The protrusion into the room is quite small - around 12", and doesn't block the window. There's space for some storage underneath too, though admittedly it isn't pretty! The black strips you can see are foam pipe lagging, to soften the blow when crawling under the layout and coming up too soon!

This is a close-up of the rear leg and the frame that holds it off the wall, the pivot bolt can be seen. Above it the front leg hangs, and in this picture the safety catch is not in use!

So base-board done there was pressure to lay some track! First the board was painted grey (with emulsion tester pots) where the track was to go, realistically ballasting isn't going to be high on the priority list but a grey base looks better than plywood. The end curves are 2nd and 3rd radius set-track and the points to the inner "loop" line are Hornby set-track, but the crossover and the branch to the upper level use Peco Streamline, and the straights are flexi-track.

There's no 3rd radius set-track point (a major omission I think), so I used a 2' radius streamline point which is a little larger in radius but flows well. The transition between point and straight, and the inner track at this location, were laid in flexi-track to match. Laying flexi-track and streamline points takes more work - trimming sleepers and carefully lining up the rails - but the result looks better and runs well too.

Much of the track came from my train-set around the loft of my parents house, it has since spent many years in their shed too, so was well tarnished, nothing would run on it. Some vigorous cleaning with a track rubber and fibreglass pencil brought back the shine and (more importantly) the electrical conductivity.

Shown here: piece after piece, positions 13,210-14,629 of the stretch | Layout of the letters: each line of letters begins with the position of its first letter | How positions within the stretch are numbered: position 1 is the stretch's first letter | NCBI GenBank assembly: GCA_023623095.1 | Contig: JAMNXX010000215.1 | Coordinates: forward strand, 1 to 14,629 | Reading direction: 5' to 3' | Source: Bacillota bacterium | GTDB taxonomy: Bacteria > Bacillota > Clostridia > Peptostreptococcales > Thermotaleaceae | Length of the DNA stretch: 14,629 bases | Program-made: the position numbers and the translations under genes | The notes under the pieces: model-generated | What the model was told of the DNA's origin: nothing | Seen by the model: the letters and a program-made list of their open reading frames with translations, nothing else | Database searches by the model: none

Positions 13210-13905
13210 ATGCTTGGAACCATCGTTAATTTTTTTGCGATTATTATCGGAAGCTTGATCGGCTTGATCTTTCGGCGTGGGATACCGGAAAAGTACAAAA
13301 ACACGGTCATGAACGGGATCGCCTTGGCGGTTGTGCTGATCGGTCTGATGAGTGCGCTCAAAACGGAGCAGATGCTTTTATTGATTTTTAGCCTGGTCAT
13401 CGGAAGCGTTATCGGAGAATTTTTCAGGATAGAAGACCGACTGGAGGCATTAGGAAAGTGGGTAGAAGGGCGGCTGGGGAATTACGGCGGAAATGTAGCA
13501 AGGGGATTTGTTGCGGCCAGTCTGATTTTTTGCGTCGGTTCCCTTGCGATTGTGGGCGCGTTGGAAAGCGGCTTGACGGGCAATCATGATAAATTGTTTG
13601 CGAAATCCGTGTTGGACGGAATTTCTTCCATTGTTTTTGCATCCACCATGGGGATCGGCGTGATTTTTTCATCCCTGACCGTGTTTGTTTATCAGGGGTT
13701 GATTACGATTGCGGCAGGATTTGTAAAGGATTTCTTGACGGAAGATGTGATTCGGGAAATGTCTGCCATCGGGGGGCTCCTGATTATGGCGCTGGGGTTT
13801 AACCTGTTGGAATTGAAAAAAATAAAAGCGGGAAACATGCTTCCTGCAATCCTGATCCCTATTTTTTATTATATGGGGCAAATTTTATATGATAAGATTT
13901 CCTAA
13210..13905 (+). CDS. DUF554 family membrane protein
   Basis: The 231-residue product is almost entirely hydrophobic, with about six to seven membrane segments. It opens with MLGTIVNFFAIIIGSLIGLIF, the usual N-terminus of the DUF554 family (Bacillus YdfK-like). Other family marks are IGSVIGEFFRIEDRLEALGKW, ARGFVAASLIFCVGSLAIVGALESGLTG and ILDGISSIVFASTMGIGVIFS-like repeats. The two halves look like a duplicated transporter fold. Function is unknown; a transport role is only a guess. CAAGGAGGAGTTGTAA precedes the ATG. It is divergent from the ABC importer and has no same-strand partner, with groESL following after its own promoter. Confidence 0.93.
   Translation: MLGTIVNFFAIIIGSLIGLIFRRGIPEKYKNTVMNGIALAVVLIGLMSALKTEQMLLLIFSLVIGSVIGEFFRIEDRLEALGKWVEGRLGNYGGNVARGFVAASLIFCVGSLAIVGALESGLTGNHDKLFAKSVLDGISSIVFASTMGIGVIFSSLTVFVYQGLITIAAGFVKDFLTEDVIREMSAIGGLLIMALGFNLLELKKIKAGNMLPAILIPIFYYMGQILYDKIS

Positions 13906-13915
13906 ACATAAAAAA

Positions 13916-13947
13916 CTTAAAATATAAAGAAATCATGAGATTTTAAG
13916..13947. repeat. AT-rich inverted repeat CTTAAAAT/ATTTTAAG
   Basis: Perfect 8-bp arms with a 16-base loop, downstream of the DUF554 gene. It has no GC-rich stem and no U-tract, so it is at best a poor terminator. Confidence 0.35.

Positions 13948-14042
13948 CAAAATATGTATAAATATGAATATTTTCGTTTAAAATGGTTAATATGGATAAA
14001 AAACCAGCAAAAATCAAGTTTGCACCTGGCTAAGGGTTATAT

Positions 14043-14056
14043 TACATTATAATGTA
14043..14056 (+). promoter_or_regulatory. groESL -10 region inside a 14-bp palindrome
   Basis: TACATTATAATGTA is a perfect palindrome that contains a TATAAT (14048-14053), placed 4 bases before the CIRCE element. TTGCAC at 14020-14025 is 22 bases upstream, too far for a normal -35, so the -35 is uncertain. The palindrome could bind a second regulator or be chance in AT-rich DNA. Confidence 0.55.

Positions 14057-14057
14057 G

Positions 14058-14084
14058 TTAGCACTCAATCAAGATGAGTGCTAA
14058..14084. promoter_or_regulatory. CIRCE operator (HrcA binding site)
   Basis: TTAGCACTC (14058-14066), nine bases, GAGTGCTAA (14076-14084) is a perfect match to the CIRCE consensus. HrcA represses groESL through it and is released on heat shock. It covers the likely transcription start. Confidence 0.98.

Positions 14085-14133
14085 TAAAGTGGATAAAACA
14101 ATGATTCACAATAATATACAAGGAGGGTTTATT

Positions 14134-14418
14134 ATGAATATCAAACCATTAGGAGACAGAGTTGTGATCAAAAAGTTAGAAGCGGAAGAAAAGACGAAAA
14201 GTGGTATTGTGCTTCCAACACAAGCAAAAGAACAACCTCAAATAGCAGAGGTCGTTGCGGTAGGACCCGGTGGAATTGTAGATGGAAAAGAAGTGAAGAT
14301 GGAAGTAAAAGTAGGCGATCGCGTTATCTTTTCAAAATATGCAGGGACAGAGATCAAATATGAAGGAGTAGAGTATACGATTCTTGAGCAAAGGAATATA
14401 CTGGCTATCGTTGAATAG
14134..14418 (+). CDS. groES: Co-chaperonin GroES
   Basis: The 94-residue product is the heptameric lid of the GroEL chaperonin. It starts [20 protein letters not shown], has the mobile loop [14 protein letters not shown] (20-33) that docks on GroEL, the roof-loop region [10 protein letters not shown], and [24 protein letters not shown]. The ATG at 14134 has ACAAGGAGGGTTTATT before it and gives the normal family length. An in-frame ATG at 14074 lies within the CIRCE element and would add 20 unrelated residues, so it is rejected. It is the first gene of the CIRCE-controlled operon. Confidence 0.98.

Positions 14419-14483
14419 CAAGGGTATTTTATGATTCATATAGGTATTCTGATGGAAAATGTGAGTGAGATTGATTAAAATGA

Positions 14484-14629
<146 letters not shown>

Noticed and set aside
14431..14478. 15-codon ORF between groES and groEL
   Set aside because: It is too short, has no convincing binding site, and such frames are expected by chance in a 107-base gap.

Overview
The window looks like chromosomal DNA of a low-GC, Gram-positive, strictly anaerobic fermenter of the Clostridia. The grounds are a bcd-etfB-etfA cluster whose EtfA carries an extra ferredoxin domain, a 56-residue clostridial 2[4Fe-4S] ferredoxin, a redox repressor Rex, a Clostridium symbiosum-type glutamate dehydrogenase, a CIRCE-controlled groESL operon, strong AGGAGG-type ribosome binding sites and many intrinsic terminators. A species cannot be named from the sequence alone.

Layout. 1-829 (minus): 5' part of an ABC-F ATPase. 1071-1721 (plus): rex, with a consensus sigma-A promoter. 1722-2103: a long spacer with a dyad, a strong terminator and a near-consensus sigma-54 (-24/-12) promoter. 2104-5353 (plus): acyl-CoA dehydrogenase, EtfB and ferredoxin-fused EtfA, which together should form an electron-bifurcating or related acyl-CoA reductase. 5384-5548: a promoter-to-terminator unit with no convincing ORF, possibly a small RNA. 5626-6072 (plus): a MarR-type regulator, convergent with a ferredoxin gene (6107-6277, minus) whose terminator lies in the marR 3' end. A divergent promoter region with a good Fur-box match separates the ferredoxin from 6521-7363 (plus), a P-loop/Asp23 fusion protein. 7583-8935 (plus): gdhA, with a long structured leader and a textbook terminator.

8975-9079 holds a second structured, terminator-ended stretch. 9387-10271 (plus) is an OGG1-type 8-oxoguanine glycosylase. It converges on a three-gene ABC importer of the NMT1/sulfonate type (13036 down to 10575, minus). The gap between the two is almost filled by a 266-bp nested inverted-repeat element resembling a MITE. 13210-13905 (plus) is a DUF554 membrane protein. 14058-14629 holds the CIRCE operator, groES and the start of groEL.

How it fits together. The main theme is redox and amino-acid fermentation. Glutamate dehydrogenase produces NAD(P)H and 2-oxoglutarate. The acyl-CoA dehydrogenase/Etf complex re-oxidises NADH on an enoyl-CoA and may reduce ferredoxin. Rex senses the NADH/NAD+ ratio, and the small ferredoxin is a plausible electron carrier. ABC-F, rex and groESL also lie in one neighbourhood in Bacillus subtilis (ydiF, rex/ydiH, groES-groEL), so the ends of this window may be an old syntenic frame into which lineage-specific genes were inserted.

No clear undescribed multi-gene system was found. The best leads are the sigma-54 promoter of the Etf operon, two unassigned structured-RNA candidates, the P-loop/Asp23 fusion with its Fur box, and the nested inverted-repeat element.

That last photo also shows the Gaugemaster double-controller set under the upper level. I wired one control to the inner track and the other to the outer track, and so we (just) had trains running by half-term!

Friday, 21 November 2014

Installing the baseboard

With the baseboards made it was time to assemble them together. This is not a portable layout, so they were clamped together then big screws used to fix them. I guess it could come apart in the future, though I won't be worrying about splitting track or wiring at baseboard joins as that would significantly complicate things. The front and rear profiles were cut from two pieces of ply, and screwed in place spanning the board joins, hopefully making the whole thing rigid.